Walter Soyka
Principal & Designer at Keen Live
Motion Graphics, Widescreen Events, Presentation Design, and Consulting
RenderBreak Blog - What I'm thinking when my workstation's thinking
Creative Cow Forum Host: Live & Stage Events


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Dave LaRonde
Re: 24 fps smoothness
on Jan 17, 2012 at 3:51:18 pm

As the other gentlemen have pointed out, the faster the frame rate, the smoother the motion. Having said that, there is a threshold frame rate in human perception of about 60 fps. That's the point at which motion looks real almost all people.

Douglas Trumbull, the special effects supervisor on 2001: A Space Odyssey, did a lot of research on how humans perceive frame rates, eventually developing the Showscan process. It sounds fancy, but in reality it's simply shooting & projecting film at 60 fps.

Dave LaRonde
Sr. Promotion Producer
KCRG-TV (ABC) Cedar Rapids, IA


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Andrew Somers
Re: 24 fps smoothness
on Jan 17, 2012 at 8:07:01 pm

When I play the two outputs side by side the 24fps is noticeably less smooth than the 30.



This is probably related to your computer's monitor refresh rate. What is your refresh rate set at?

For most computers/LCD monitors the*refresh* rate is 60 - and this is a problem for 24 frame video since the computer has to interpolate frames at odd increments to make up for the fact that 60 is not evenly divisible by 24.

Your monitor needs a refresh rate that is evenly divisible by 24, for 24 frame video to play smoothly - such as a rate of 72. OR, the refresh rate needs to be high enough that the interpolated frames are of short enough duration that they are not perceived as jutter.

This is partly why better home theater displays are capably of a true 24P refresh rate, or can refresh at the much higher 120 hz rate. 120 Hz is divisible by 24 by exactly 5.

If you monitor is refreshing at 60 (as most are) then 30 fps will look smoother than 24, especially for certain levels of contrast and motion.


ADDRESSING OTHER COMMENTS:

The integration point of human sensitivity in sight, sound, and touch for "individual impulse stimuli" vs "continuous stimuli" begins at approximately 12 to 16 Hz) though it can be lower, as low as 4 hz for touch). For stimuli with lower frequencies, we perceive individual impulses, vs a continuous stream - but related to this is the differentiation between "on" and "off" of the stimuli - i.e. contrast.

http://en.wikipedia.org/wiki/Psychophysics

I.e. in sound, where we transition rom hearing a series of distinct "clicks" vs a "continuous tone", or in touch, where we feel distinct "taps" vs a vibration. In vision, we begin to relate to motion in 8 to 12 Hs range, with smooth motion appearing above 16 to 20 fps.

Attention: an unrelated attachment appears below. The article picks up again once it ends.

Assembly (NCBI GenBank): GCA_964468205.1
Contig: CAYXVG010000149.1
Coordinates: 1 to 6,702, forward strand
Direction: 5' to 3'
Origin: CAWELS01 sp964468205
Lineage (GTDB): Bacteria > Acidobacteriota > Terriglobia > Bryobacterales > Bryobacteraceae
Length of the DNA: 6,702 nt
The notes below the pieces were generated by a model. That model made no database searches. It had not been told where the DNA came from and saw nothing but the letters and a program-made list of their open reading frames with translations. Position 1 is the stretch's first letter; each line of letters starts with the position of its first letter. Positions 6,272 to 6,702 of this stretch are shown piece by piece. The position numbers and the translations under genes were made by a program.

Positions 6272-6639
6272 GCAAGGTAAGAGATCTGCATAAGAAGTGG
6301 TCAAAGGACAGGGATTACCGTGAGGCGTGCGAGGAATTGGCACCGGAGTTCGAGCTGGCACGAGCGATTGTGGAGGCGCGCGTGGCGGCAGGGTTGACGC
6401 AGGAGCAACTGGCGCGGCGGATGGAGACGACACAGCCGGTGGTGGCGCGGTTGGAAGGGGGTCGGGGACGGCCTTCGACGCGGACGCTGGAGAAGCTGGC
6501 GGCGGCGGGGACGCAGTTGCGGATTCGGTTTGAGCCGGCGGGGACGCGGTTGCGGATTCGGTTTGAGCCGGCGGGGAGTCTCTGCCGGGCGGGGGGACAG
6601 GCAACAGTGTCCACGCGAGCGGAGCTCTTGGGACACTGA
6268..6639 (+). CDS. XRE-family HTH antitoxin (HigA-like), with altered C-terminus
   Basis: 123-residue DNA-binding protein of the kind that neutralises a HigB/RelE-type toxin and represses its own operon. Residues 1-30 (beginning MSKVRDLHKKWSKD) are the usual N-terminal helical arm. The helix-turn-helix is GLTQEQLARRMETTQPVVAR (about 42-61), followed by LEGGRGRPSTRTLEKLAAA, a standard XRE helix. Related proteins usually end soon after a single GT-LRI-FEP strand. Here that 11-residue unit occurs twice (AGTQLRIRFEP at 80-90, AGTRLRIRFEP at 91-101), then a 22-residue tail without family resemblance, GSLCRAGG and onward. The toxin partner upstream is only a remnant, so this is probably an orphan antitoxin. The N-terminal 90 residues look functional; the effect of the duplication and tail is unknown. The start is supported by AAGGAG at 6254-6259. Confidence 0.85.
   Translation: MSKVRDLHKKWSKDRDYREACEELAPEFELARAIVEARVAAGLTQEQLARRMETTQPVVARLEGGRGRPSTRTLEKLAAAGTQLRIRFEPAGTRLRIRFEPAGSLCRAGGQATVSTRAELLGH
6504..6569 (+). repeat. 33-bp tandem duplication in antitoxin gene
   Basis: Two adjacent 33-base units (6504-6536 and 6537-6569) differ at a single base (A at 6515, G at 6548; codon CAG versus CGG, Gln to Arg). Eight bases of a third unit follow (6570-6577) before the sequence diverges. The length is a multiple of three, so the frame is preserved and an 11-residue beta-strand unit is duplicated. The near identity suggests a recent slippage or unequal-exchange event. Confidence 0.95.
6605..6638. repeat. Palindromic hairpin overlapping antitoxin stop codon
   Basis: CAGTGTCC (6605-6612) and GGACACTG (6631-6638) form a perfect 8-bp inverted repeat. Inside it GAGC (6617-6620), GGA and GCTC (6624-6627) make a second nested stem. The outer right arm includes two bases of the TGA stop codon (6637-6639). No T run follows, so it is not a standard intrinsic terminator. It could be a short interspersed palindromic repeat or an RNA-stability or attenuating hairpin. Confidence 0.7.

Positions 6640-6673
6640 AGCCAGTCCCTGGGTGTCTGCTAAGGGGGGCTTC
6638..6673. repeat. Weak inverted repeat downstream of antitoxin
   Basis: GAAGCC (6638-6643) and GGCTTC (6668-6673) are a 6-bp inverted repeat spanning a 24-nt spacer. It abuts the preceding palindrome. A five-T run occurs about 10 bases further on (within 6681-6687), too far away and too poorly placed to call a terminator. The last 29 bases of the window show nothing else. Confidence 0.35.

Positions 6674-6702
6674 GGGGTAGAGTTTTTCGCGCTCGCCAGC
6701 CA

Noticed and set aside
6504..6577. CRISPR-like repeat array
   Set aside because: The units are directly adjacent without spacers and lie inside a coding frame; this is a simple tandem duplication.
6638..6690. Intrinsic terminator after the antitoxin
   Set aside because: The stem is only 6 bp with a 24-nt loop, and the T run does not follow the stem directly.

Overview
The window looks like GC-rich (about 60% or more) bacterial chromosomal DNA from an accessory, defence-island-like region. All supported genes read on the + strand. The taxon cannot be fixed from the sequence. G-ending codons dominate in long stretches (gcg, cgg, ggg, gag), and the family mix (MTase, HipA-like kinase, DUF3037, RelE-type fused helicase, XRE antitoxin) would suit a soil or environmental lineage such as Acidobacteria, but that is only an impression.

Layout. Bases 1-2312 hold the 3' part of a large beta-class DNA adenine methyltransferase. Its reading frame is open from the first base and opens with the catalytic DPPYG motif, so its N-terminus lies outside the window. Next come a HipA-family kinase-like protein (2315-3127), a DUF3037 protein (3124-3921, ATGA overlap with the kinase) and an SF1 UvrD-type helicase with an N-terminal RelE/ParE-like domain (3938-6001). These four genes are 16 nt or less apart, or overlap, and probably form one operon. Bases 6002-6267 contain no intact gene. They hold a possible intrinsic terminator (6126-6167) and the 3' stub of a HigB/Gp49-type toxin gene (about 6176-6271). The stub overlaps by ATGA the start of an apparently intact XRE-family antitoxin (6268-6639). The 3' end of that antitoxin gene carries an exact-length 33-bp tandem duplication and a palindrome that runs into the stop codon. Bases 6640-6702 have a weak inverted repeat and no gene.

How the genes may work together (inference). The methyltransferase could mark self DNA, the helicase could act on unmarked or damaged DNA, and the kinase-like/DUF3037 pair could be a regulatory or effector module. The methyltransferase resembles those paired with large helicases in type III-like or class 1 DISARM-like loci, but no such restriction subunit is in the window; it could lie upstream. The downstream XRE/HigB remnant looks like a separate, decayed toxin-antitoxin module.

FLICKER

The region between 16hz and 75 Hz is very dependent on contrast, that is, the difference between the absolute value of ON vs OFF. But also critical is the length of the ON vs the OFF signal.

But flicker can be perceived as high as 100 Hz and higher.

http://en.wikipedia.org/wiki/Flicker_fusion_threshold


The phosphors in old CRT type PAL monitors were formulated with a longer persistence than those for NTSC monitors because PAL refreshed at a 50Hz rate, and NTSC refreshed at 60Hz.

In your LCD monitor, the backlight is typically going to be operating at a very high rate (NOT related to the refresh rate), so it won't flicker - but the REFRESH rate will have an impact on the perception of *motion*.


MOTION

Motion is processed by a different area of the brain than still images. Things that help trick the brain into perceiving smooth motion include motion blur, number of images per second, and importantly the *equal distancing* of the stream of images.

While the region between 16 fps and 24 fps may have a varied perception of smoothness of motion, at 24 fps, smooth motion is "normally accepted" - but interestingly studies have shown that human's have a different emotional response to higher frame rates - between 24 fps and 72 fps, higher frame rates result in the perception of being "more real". There is no improvement in the "reality" sensation above 72 fps. A hypothesis is that as frame rates increase, the area of the brain that processes that experience shifts with higher frame rates.

In the case of creating a sequence of images intended to trick the brain into perceiving motion, the length of time eace image is exposed will affect the amount of motion blur.

Note that in the film "Saving Private Ryan", in the battle sequences, they set the camera shutter to a very short 45 degrees, to get a "staccato" sharp effect. While you still perceived motion, it had a "snappiness" to it.

Some film cameras allow the shutter to be opened as much as to 220 degrees, allow for increased motion blur - and some digital HD cameras allow for an "equivalent" 360 degree shutter - but in that case, the motion blur is SO long that it "feels like video".


Cinema 4D: If at 24 fps, the equivalent shutter angle for a 1/48th exposure is 180 degrees. At 220 degrees, the equivalent exposure is close to 1/40th